Five Rohingyas Rescued Off Ranong Province: Army

The immigration detention center where 5 Rohingya migrants are being kept in Ranong province, 28 May 2015.

RANONG — Thai police reportedly rescued five Rohingya migrants from a sinking fishing boat near the Thai – Burmese border in Ranong province this morning, one day before Thailand will host an international summit on the humanitarian crisis posed by the thousands of migrants who have fled the Bay of Bengal this month.

Border patrol officers received a report from residents on Tra Krut island at around 6:30 am about five migrants swimming in the sea, said Lt.Gen. Kunnawuth Mokaew, a commander of the Internal Security Operation Command (ISOC) in Ranong.

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The five Rohingya migrants rescued by Thai police off the shore of Ranong province on 28 May 2015.

The lieutenant general described the five as Rohingyas, a Muslim minority that has fled persecution in Buddhist-majority Myanmar in droves since religious riots broke out in 2012.

Police rescued the group and brought them ashore, Lt.Gen. Kunnawuth said. He told reporters the migrants had been traveling on a small fishing boat without an engine from nearby Myanmar, and decided to abandon the boat after it began to sink off the coast of Tra Krut island.

The group consisted of four adult men, aged 45, 36, 27 and 30, and one 8-year-old boy, Lt.Gen. Kunnawuth said. They have been transferred to a detention facility in Ranong to determine whether they are victims of human trafficking. 

"If found to be victims of human trafficking, agencies under the [Ministry] of Social Development and Human Security in Ranong province will provide them with help and protection," Lt.Gen. Kunnawuth explained. "We will consider what will benefit the victims, and their mental and physical conditions." 

If the migrants are determined not to be victims of trafficking, they will be charged with illegal entry to the Kingdom, prosecuted in court, and slated for deportation. 

Reporters were not allowed to observe the questioning process at the detention facility. Officials from the Ministry of Social Development and Human Security also declined to give interviews as they left the center, saying they were told by their directors not to speak with reporters.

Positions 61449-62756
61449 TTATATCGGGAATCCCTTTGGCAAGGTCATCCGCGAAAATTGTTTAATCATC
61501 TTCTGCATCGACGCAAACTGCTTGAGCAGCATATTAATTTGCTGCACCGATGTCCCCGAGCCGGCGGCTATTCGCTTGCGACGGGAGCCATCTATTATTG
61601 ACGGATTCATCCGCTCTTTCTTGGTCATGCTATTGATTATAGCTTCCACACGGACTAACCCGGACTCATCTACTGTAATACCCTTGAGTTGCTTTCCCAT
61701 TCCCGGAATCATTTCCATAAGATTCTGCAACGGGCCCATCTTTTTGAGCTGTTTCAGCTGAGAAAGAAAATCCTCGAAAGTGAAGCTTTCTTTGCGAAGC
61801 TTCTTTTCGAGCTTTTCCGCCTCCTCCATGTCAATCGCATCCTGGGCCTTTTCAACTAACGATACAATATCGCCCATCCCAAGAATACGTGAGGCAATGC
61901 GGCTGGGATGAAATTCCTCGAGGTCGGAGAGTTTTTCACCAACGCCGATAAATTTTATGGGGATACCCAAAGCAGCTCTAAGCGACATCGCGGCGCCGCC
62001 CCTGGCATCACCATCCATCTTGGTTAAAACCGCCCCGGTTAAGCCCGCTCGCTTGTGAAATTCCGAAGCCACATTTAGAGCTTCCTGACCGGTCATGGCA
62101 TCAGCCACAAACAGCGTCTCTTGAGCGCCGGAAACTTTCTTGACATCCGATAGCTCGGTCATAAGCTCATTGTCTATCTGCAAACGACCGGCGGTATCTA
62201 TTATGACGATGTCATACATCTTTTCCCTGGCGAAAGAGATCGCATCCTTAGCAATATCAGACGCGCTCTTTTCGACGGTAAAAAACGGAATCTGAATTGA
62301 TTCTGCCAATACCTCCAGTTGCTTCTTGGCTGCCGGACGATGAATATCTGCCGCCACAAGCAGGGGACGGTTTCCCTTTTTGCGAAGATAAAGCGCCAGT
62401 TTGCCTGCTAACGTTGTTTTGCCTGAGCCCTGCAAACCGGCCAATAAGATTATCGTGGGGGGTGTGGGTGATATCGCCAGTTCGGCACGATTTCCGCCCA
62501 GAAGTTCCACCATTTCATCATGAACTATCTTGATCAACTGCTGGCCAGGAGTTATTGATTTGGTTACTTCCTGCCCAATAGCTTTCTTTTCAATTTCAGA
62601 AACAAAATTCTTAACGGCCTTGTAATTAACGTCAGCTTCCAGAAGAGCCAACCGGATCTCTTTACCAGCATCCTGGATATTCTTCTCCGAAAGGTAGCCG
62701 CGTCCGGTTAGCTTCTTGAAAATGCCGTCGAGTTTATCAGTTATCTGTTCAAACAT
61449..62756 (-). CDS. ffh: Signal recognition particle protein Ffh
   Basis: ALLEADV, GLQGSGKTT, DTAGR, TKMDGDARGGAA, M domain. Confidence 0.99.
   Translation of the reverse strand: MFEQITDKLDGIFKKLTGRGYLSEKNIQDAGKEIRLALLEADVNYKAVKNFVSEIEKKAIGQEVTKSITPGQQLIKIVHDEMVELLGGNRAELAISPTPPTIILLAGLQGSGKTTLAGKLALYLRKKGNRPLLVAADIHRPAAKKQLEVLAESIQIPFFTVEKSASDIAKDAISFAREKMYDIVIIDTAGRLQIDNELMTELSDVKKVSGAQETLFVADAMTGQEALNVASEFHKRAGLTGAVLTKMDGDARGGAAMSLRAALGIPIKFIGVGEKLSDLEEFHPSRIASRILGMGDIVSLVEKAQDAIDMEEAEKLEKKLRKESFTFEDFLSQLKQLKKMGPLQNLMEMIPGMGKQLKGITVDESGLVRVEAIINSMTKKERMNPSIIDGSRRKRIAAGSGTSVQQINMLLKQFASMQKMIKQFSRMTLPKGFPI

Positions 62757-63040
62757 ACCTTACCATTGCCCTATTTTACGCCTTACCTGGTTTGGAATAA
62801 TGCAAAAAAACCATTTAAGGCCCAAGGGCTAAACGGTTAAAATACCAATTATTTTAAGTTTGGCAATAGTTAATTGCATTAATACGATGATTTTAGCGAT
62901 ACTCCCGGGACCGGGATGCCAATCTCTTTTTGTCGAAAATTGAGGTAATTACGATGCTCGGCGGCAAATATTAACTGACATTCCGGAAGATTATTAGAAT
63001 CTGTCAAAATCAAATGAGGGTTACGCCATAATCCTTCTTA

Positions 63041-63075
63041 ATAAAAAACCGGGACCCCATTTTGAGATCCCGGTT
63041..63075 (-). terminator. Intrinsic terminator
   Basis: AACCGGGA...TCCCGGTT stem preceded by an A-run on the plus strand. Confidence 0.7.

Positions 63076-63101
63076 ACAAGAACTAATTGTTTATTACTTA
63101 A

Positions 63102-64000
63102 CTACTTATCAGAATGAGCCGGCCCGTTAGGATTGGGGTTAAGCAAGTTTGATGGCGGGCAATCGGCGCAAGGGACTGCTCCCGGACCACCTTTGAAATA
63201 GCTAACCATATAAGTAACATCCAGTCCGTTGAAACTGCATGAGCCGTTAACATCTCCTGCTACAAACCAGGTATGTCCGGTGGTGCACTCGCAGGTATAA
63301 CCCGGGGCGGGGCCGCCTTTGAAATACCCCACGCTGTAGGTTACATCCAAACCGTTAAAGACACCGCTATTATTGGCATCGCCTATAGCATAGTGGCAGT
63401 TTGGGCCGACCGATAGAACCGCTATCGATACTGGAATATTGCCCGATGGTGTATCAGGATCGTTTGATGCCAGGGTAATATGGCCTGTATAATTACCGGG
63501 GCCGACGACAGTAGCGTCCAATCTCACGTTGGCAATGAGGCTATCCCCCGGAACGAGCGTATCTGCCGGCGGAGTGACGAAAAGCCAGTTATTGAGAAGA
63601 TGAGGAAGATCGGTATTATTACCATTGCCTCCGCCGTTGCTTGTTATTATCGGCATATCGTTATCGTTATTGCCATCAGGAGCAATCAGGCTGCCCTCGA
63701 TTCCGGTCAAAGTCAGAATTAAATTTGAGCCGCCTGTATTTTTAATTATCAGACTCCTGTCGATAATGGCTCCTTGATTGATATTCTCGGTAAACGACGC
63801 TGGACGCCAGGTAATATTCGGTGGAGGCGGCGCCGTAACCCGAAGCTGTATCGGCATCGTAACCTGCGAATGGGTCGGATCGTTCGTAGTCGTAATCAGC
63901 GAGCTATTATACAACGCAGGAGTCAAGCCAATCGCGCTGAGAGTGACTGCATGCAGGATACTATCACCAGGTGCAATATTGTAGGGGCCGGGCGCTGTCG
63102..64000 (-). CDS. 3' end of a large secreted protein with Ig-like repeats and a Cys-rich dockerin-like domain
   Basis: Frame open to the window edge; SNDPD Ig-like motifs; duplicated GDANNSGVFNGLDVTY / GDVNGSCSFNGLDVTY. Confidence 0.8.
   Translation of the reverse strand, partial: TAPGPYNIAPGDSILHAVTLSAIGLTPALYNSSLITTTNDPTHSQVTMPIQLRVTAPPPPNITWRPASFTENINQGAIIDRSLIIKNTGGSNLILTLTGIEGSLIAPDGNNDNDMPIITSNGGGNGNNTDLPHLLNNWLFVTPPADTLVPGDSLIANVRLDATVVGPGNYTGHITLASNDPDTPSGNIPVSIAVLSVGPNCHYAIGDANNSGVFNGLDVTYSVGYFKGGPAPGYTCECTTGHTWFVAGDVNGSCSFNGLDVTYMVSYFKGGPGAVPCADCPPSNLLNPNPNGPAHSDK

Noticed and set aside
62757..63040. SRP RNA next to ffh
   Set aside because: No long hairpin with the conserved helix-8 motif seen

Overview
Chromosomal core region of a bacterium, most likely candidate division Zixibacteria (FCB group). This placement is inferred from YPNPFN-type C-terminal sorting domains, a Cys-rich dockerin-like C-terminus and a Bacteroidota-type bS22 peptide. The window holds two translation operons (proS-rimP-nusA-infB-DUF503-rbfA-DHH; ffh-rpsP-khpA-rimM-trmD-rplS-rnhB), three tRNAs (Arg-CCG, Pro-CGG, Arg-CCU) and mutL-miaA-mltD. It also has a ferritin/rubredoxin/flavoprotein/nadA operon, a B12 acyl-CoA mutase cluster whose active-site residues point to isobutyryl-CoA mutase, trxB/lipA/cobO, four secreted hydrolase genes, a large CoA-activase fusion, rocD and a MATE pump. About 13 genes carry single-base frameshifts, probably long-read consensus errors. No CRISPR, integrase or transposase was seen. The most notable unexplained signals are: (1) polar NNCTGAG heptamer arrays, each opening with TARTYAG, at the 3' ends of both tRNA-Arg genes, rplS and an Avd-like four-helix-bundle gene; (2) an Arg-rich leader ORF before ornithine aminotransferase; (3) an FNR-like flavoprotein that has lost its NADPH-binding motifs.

Thailand is set to host an international summit tomorrow on the regional migration crisis, which was triggered by a crackdown on human trafficking networks in southern Thailand in early May. For years, Thailand has been key a stop over for smugglers moving migrants into Malaysia. 

More than 3,000 migrants, most of whom are Rohingyas fleeing state-sanctioned discrimination in Mynamar and Bangladeshis escaping poverty, have landed on Indonesian and Malaysian shores since 1 May, and several thousand are thought to still be at sea. Most of the boats were abandoned by their smugglers after word of the crackdown spread.

In the past few weeks, Thai and Malaysian police have discovered several dozen jungle camps along the border used to detain migrants and extort their relatives for ransom. Hundreds of graves of suspected trafficking victims have been found nearby.

Thai police have issued 77 arrest warrants and arrested 49 people in connection to the human trafficking network. The suspects include bureaucrats, local politicians, and police officers. 

Human rights organizations and journalists in the region say Thai authorities have long known about the camps and trafficking rings, but turned a blind eye in exchange for bribes. A recent report published by the BBC alleged that entire communities in some parts of southern Thailand are complicit in the trafficking networks, with residents working as guards and food fetchers. 

 

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